HomeAbout UsWine ReviewsArchivesAdvertiseContact Us

THE GRAPEVINE

Wine Columns

Wine Reviews

WineReviewOnline.com on Twitter

Critics Challenge International Wine Competition

Sommelier Challenge International Wine Competition

Winemaker Challenge International Wine Competition

Another Exciting Burgundy-Oregon Alliance
By Mary Ewing-Mulligan
Oct 10, 2017
Printable Version
Email this Article

Domaine Nicolas-Jay, Yamhill-Carlton (Oregon), Pinot Noir, Bishop Creek, 2015 ($100):  When Oregon Pinot Noir producers broke onto the wine scene in the mid-1980s with their fine 1983 vintage, the wines were described as akin to Burgundies.  The likeness had to do with the rather elegant style of the Oregon Pinots compared to California’s beefier versions, the more marginal climate in Oregon’s Willamette Valley and, in time, the affinity that many producers found for Dijon clones of Pinot Noir and Chardonnay, rather than clones prevalent in California.

The entry of Burgundy producers into Oregon winemaking has perpetuated the Oregon-Burgundy association; Joseph Drouhin established Domaine Drouhin Oregon in 1987, for example, while Louis Jadot purchased Resonance Vineyard in 2013, and Champagne Henriot, which owns Bouchard Freres in Burgundy, invested in Beaux Freres in Oregon just this year.  Another notable Burgundy-Oregon alliance is Domaine Nicolas-Jay, whose Pinot Noirs became available last year.  The winery is a collaboration between two longtime friends and Oregon Pinot Noir lovers: Jean-Nicholas Meo of the renowned Burgundy Domaine Meo-Camuzet and American music mogul Jay Boberg.  The concept is to merge classic Burgundian winemaking with top-quality Oregon Pinot Noir fruit.  The first results are outstanding.

The current Nicolas-Jay releases are from the 2015 vintage and include a Willamette Valley Pinot Noir ($65) and three limited-production single-vineyard Pinot Noirs: Nysa from the Dundee Hills AVA ($90), Momtazi from the McMinville AVA (about $100) and Bishop Creek from the Yamhill-Carlton AVA ($100).  The Bishop Creek vineyard is the winery’s estate vineyard, and its wine is a standout in the line-up, but every one of the wines is exciting and impressive.

A salient quality of the 2015 Nicolas-Jay Bishop Creek Pinot Noir is its roundness on the palate, a structural balance so ideal that you sense you are tasting greatness.  It is a generous Pinot Noir but not dense or fleshy in texture.  Acidity enlivens its richness from within, and tannin grounds the taste, both components supporting the wine’s spherical beauty.  Aromatically, the wine is intense with dark fruit notes, black cherry and plum, as well as savory notes of warm spices, damp earth and smoke.  The wine aged in French oak barrels that were half new and half neutral, and while you can detect characteristics of oak -- the smokiness, the fine grip of oak tannin on your tongue -- you would probably not label the wine “oaky.”  Despite how impressive this wine is now, it has everything it needs to age gracefully for many years.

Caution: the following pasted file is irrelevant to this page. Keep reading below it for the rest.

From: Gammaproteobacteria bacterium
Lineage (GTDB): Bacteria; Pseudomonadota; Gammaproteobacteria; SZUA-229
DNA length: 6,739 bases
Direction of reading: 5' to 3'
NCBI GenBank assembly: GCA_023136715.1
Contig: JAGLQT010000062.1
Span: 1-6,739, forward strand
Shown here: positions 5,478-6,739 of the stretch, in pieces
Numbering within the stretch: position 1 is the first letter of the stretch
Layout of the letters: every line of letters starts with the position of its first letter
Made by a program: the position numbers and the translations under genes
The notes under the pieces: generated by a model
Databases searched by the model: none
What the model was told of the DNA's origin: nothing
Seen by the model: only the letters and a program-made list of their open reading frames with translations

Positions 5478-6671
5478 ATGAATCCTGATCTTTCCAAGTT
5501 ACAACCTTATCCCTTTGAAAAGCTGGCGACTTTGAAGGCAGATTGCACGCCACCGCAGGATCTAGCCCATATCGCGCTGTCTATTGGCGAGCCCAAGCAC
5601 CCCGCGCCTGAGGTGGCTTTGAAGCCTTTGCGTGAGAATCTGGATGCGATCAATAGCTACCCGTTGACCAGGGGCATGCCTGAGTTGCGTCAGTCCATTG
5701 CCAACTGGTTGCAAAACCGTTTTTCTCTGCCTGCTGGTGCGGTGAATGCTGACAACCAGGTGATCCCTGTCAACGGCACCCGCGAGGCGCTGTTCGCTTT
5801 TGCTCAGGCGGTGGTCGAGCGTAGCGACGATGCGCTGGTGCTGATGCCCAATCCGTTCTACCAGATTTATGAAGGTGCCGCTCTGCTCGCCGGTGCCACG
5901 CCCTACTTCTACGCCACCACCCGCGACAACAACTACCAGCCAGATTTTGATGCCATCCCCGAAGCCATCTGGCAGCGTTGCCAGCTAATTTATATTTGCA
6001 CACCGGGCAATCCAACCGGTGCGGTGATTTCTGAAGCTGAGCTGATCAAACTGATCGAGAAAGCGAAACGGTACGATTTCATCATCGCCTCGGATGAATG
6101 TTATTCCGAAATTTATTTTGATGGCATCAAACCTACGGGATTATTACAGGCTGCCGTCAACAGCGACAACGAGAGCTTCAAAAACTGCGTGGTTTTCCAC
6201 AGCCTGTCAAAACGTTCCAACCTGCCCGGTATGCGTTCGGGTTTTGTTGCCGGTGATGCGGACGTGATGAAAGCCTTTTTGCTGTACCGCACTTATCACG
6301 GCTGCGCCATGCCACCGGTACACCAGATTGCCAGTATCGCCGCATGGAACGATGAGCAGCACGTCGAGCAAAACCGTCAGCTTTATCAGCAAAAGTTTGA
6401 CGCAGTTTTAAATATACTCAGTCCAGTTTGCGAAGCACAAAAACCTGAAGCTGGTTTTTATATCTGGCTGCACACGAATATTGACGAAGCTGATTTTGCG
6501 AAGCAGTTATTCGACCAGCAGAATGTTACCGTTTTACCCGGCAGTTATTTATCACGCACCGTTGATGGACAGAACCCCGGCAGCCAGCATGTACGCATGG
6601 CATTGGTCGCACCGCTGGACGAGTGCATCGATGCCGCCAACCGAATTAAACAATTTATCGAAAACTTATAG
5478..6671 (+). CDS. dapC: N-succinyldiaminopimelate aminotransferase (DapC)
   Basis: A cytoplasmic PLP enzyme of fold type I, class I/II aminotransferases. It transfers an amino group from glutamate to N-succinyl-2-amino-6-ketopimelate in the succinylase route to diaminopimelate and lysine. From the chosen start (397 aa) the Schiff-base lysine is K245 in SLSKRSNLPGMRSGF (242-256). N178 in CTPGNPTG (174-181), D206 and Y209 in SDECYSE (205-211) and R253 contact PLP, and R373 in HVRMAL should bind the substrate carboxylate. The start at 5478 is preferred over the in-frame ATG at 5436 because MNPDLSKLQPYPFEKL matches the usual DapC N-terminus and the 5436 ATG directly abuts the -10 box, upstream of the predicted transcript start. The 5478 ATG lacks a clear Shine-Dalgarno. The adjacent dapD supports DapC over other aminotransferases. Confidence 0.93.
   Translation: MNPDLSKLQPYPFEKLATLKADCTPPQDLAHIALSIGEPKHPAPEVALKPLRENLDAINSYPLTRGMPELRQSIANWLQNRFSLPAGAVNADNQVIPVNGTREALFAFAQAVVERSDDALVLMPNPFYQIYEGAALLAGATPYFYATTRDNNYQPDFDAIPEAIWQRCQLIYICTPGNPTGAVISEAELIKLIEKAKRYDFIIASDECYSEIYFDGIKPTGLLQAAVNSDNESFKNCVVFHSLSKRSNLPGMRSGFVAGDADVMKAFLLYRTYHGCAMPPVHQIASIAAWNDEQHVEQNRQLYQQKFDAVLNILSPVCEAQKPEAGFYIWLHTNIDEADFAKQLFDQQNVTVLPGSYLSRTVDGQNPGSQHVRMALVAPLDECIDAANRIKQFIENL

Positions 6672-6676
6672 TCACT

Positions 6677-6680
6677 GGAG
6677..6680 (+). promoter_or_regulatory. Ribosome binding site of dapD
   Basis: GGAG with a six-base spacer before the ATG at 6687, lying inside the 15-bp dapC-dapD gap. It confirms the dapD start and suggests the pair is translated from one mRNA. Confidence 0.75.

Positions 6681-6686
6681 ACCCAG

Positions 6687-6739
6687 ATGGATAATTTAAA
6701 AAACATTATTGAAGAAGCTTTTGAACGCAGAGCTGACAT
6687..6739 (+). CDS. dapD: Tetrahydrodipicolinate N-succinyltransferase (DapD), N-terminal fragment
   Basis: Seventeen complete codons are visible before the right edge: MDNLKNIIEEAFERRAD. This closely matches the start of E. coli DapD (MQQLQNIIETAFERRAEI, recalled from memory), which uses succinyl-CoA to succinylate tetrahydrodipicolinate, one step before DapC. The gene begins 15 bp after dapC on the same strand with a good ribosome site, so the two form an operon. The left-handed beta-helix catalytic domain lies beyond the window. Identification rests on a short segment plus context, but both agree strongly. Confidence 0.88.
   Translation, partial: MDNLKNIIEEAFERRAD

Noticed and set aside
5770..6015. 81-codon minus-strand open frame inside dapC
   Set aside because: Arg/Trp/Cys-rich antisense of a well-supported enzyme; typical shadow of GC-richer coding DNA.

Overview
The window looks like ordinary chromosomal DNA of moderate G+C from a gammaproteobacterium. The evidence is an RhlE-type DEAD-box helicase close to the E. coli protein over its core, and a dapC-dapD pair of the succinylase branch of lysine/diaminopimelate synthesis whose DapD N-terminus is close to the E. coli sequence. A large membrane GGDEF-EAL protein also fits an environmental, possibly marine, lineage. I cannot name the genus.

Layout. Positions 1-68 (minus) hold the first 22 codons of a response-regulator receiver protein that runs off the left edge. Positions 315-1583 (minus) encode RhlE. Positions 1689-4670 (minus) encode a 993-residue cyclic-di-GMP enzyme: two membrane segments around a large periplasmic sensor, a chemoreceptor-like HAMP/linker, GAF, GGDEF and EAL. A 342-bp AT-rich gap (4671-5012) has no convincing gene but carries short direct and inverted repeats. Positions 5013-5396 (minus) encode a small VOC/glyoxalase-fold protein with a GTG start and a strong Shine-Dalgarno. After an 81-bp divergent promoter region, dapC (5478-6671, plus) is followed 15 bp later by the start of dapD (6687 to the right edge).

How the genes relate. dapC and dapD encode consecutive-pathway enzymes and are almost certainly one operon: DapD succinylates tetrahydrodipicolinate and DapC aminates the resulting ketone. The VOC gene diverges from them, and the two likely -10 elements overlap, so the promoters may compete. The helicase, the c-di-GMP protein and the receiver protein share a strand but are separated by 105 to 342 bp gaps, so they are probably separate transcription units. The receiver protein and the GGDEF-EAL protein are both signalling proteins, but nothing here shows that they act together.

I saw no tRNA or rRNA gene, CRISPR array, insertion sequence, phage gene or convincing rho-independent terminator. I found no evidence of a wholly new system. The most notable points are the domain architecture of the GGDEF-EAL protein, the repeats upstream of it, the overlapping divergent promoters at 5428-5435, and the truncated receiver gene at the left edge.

At the other end of the winery’s portfolio is the 2015 Nicolas-Jay Willamette Valley Pinot Noir.  At 2400 cases production, this wine is more than twenty times larger in volume than the single-vineyard wines -- and yet it is a terrific wine.  The wine’s perfume alone is worth experiencing: floral notes wafting atop black cherry fruit with hints of chocolate and rich earth.  In your mouth, red fruits come into play, tart cherry and cranberry, along with savory mineral notes.  The wine is juicy and vibrant, with enough acidity and tannin to suggest that it will improve over time.  In fact, winemaker Tracy Kendall recommends an hour or two of decanting if you are drinking this wine now.  I personally found it far more expressive on Day Two than when I first tasted it.

Both the 2015 Nysa Pinot Noir and the 2015 Momtazi are brilliant wines.  With air, the Nysa shows a roundness that’s suggestive of the Bishop Creek but it is leaner, more red-fruit driven, spicier and more minerally, as well as somewhat lighter in weight; it grows on me each time I taste it.  The Momtazi is fascinating because of the interplay of tannin and red fruit in your mouth, each jockeying for dominance.  This is the wine that’s showing the most precision and definition, and purity of fruit -- very special traits that make it my second favorite of the group.

Each of these wines represents an individualized expression of top-quality Oregon Pinot Noir. After the 2015 Bishop Creek, I rate the Momtazi at 93 and the Willamette Valley and the Nysa at 91 to 92 points.  

Bishop Creek, 95 Points